▲ Above, Eugene Migliaro Corporon conducts the world premiere of Jacob de Haan’s “Goddess of Jeju Island.” Photo by Darryl Coote. Top photo courtesy Jeju International Wind Ensemble Festival.
The 16th Jeju International Wind Ensemble Festival (JIWEF) spanning over 60 concerts in nine days culminated in a night of elegance, culture, and music during the closing ceremonies at the Jeju Arts Center in Jeju City.
From Aug. 12 to Aug. 20, Jeju was treated to a festival that brought some of the world’s best professional and amateur bands to its shores from all over the world including Belgium, China, France, Australia, Japan, Taiwan, Hong Kong, and of course Korea.
“It is a wonderful festival,” said Eugene Migliaro Corporon, Regents professor of music at the University of North Texas, conductor for the closing ceremonies, and first-time participate in the festival. “I’ve heard about [JIWEF] over a number of years and it’s an amazing bringing-together of guest artist, conductors, composers. I’ve heard so many amazing performances from the Korean groups, the European groups, China; it’s a very good opportunity to hear what’s going on all over the world.”
Held every year on the same date, the festival strives to “promote the popularity and specialty of the wind music,” reads the JIWEF Web site.
Among the 61 concerts there were also The 4th Competition of the Korea Community Band, and for the first time the U-13 (under 13-years old) Band Contest to encourage children the world over to live a peaceful and healthy life, in mind and body. A total of seven elementary school bands from China, Taiwan, Hong Kong, and Korea competed for the coveted first-place trophy which was awarded in a three-way tie to Beijing Chaoyang Jinsong No. 4 Primary School Band from China, Dahu Municipal Elementary School Concert Band from Taiwan, and Korea’s Hwabug Elementary School Band.
“The atmosphere of this festival is wonderful,” said Jacob de Haan, world-renowned composer who was commissioned to write “God-dess of Jeju Island,” for the festival’s closing ceremonies. The only complaint he had, which was shared by JIWEF Artistic Director and National Taiwan Normal University Professor Yeh Shu Han, was the lack of attendance. “I think that is a little problem,” said de Haan, asking, “How can you get more audience to the average concert?”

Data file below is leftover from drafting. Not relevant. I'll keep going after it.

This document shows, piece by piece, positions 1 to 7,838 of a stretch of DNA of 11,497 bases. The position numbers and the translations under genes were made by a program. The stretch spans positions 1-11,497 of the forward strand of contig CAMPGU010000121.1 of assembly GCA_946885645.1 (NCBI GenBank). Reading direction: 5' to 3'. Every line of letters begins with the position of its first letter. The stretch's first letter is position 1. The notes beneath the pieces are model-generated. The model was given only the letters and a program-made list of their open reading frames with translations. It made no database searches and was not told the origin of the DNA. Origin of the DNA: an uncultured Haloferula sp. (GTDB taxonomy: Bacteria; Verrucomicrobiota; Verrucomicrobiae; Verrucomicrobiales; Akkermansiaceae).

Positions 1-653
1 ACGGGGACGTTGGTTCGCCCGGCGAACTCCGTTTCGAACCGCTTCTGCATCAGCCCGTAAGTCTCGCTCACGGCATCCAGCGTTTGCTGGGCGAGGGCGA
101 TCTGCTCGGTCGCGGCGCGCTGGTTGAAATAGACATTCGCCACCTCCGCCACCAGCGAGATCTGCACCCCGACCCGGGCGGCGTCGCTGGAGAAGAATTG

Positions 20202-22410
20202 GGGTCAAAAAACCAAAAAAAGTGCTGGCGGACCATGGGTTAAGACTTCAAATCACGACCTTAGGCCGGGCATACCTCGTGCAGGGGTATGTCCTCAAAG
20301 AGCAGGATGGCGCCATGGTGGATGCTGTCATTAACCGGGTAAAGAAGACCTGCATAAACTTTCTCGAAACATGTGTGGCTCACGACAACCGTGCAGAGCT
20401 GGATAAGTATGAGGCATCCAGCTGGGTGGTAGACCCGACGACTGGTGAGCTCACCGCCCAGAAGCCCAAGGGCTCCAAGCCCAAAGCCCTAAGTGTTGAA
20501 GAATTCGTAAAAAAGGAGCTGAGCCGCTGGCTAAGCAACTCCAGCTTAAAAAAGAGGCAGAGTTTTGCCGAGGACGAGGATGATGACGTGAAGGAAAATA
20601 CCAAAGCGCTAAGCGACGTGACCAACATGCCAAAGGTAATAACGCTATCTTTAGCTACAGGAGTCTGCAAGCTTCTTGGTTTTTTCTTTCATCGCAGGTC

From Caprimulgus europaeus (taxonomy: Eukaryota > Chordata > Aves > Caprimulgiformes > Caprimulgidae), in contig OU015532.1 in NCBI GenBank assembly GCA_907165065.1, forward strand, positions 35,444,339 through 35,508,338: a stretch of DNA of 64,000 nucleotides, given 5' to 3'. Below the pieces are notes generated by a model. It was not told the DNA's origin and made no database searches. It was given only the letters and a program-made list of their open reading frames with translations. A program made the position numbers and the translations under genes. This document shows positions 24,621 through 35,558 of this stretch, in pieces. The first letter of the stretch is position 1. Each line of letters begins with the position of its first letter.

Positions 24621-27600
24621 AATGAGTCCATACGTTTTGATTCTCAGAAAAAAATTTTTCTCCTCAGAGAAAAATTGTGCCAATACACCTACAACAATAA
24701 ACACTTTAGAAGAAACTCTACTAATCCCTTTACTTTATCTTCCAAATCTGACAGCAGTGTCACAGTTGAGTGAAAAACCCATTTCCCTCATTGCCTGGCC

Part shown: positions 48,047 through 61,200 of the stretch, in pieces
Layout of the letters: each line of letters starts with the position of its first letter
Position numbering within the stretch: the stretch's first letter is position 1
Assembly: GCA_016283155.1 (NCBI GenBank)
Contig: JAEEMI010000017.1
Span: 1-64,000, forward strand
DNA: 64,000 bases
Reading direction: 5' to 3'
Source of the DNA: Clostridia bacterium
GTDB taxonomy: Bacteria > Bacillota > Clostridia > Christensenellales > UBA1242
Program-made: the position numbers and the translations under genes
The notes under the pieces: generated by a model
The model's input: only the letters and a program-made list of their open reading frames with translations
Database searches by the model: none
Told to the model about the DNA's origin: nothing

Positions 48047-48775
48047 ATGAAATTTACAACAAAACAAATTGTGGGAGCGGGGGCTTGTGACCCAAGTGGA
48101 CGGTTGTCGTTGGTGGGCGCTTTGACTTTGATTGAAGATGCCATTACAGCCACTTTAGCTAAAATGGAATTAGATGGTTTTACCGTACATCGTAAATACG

De Haan continued that though the audiences may have been small, those who were in attendance for the concerts listened enthusiastically, and were incredibly appreciative.
“It was wonderful and at the end” of a particular performance by a Belgium band he was referencing, “it wasn’t such a problem.”
▲ From left, composer Jacob de Haan, JIWEF artistic director Yeh Shu Han and conductor Eugene Migliaro Corporon. Photo by Darryl Coote
Yeh said that currently the festival relies too heavily upon Jeju citizens to fill concert halls and that to increase attendance the performances should be grouped into package tours.
“Every day there is more than maybe 2,000 Taiwanese tourists in Jeju. They go to casino, they go to beach, they go to Nanta, but they don’t go to concert. They don’t know about concert,” said Yeh.
The final crescendo of the entire festival was the hour and a half long closing ceremonies when de Haan’s “Goddess of Jeju Island” was publicly performed for the first time.
On his first trip to the island three and a half years ago he was given a book, “Goddesses of Jeju,” which became one of the inspirations for his composition along with the traditional Jeju song “The Most Beautiful 10 Scenic Views in Jeju.” His song is center around the story of Seolmundae Halmang.
“What inspired me is … the legend of Seolmdae in combination with this beautiful folk song. There are various episodes, various emotions,” said de Haan.
He used the melody of the traditional song, which de Haan said transcends the nation of its inception and its time of creation, and infused influences of Wagner and other opera composers to create a dynamic piece full of energy and emotion.
Conducted by Corporon, who worked with de Haan during the piece’s formation said, “It is always an honor to be involved in the birth of a piece. I think all pieces should be born this way with the composer present and the conductor.”
A total of 30,000 people attended the performances during the festival’s nine-day run. Next year, the JIWEF will host the 7th Jeju Brass Competition, which has been hosted every other year in conjunction with the festival.
ⓒ Jeju Weekly 2009 (http://www.jejuweekly.com)
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